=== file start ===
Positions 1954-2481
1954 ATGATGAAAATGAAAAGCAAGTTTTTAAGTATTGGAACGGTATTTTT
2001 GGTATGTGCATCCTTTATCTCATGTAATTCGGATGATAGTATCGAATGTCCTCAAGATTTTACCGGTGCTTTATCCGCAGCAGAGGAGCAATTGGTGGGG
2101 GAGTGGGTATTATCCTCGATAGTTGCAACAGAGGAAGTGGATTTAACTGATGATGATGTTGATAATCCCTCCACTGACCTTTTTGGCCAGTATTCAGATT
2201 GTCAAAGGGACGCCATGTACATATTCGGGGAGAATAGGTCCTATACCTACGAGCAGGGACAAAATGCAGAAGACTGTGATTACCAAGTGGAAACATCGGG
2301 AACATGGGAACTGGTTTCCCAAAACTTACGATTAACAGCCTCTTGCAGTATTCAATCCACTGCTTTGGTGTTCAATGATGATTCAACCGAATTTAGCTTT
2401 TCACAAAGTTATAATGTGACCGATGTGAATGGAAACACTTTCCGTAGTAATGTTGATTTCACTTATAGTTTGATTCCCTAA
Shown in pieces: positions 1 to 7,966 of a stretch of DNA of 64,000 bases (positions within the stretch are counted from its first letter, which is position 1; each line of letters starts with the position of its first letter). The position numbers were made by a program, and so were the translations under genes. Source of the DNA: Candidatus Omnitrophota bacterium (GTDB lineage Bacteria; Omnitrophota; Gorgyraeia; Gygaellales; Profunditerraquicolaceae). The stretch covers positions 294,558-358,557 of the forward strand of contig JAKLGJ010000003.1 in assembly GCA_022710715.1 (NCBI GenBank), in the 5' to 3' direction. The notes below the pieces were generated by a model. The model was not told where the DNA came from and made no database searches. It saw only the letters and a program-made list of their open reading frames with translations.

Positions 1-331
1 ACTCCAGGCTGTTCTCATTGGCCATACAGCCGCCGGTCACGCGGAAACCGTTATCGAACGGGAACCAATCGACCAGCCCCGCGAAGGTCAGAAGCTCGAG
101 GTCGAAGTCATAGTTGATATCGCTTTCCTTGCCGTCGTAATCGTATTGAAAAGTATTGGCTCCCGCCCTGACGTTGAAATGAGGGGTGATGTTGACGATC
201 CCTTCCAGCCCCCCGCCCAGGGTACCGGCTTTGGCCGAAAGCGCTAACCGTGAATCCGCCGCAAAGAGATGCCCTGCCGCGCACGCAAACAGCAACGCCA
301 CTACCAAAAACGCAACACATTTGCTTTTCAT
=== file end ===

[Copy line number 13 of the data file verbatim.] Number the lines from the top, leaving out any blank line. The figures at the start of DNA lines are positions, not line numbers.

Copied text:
301 CTACCAAAAACGCAACACATTTGCTTTTCAT